Rain, cooler weather help tamp down wildfires in Fairbanks, Tok

Heavy precipitation on Saturday and drizzly, cool weather on Sunday greatly subdued fire activity on the 310-acre Caribou Creek Fire (#255) burning north of Two Rivers about 25 miles east of Fairbanks.

The remote, lightning-caused fire approximately 7.5 miles north of Chena Hot Springs Road near milepost 18 was 40 percent contained as of Sunday morning, according to the Alaska Division of Forestry.

A storm cell dumped significant rainfall at the Caribou Creek Fire staging area at Two Rivers Elementary School on Saturday night, as well as on the fire. Photo by Brandon Kobayashi/Alaska Smokejumpers

A storm cell dumped significant rainfall at the Caribou Creek Fire staging area at Two Rivers Elementary School on Saturday night, as well as on the fire. Photo by Brandon Kobayashi/Alaska Smokejumpers

On Saturday, water-scooping aircraft and helicopters were used to drop water on the west side of the fire before a large storm cell passed over and dropped significant rain on the fire.

Due to the wet conditions, there is little potential for growth beyond the existing burn area and firefighters are using this advantage to make good progress on putting in a fireline around the perimeter. The goal is to have a line around the entire fire by the end of shift today.

The addition of one Type 1 hotshot crew on Saturday should hasten work in completing the line around the fire. Additional crews are on order to take the place of crews that will be timing out in the coming days.

Once firefighters complete a containment line around the fire much work remains to cut up dead trees that have fallen or been blown down. Crews will then begin the process of gridding for hotspots 300 feet inside the perimeter of the fire.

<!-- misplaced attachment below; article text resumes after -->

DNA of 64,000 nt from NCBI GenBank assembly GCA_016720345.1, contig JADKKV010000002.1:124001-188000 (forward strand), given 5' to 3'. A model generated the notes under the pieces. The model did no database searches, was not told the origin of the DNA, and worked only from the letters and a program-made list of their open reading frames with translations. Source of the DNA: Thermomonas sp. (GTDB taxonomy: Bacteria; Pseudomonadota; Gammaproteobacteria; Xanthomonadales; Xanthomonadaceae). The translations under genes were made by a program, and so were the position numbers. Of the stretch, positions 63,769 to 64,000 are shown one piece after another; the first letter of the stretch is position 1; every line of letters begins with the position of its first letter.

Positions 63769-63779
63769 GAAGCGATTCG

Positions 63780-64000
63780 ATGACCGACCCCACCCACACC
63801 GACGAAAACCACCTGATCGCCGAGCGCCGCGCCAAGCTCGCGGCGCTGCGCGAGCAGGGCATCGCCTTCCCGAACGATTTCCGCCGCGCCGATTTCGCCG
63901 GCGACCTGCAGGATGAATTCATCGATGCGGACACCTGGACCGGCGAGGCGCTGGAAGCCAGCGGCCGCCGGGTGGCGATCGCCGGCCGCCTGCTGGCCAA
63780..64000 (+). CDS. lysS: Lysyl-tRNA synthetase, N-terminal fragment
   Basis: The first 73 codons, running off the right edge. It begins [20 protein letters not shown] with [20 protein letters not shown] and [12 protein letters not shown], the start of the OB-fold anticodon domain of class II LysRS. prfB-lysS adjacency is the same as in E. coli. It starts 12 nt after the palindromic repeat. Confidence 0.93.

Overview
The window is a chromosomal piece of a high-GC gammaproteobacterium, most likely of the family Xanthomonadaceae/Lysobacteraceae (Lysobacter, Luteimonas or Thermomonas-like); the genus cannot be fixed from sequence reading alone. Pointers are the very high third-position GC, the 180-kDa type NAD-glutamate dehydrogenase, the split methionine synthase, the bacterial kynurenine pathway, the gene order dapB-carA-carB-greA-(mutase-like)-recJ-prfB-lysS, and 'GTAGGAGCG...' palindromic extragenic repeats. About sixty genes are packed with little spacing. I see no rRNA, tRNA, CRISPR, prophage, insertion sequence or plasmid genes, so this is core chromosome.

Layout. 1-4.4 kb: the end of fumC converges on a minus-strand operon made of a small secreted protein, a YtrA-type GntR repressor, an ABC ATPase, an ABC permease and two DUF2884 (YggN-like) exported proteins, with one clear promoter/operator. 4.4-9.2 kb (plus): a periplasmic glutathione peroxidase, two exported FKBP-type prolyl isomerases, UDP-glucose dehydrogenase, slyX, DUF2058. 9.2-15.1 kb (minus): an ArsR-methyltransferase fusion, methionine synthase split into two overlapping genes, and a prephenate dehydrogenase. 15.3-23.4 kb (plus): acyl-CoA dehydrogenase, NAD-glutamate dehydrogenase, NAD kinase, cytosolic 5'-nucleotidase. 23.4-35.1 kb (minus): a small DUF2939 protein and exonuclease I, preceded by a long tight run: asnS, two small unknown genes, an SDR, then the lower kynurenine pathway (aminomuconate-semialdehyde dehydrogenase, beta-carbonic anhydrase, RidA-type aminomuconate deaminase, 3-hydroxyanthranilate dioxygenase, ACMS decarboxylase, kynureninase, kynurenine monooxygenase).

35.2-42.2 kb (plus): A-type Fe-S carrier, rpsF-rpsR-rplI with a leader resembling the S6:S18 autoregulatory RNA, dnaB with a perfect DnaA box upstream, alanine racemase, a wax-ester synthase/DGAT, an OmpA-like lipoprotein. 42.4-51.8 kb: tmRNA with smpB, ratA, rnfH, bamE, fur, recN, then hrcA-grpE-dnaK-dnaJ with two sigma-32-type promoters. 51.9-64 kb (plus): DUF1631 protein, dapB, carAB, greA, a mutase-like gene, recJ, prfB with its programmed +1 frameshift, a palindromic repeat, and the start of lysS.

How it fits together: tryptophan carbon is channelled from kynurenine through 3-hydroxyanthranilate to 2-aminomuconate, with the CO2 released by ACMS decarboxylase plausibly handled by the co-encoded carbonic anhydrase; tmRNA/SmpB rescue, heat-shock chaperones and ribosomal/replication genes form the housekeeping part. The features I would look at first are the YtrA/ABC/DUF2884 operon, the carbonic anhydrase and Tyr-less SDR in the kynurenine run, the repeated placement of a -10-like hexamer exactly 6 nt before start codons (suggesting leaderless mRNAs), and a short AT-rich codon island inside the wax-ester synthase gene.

Though the rain significantly moderated fire behavior, it will also make firefighters’ jobs harder because of the wet, slippery conditions.

Here is a roundup of other fires in the Fairbanks and Tok areas that the Division of Forestry is working on:

Fairbanks Area

Smoke from the Olnes Pond Fire (#346) as seen from a helicopter carrying firefighers to the fire. Olnes Pond is in the bottom left of the photo. Photo by Ernest Prax/Alaska Division of Forestry

Smoke from the Olnes Pond Fire (#346) as seen from a helicopter carrying firefighers to the fire. Olnes Pond is in the bottom left of the photo. Photo by Ernest Prax/Alaska Division of Forestry

Olnes Pond Fire (#346) – Near Olnes Pond about 15 miles north of Fairbanks. Two helicopters and two engines responded to the 3-acre, lightning-caused fire burning in black spruce that was reported by several callers late Saturday afternoon. The helicopters used buckets to drop water on the fire to knock down the flames and firefighters began securing the perimeter. Six firefighters remained at the fire overnight and there was minimal growth on the fire due to the work of firefighters and precipitation on the fire. Firefighters continued securing the perimeter on Sunday and reported the fire was still smoldering and creeping. Values of concern include the trans-Alyeska Pipeline corridor and some homes within a mile of the fire.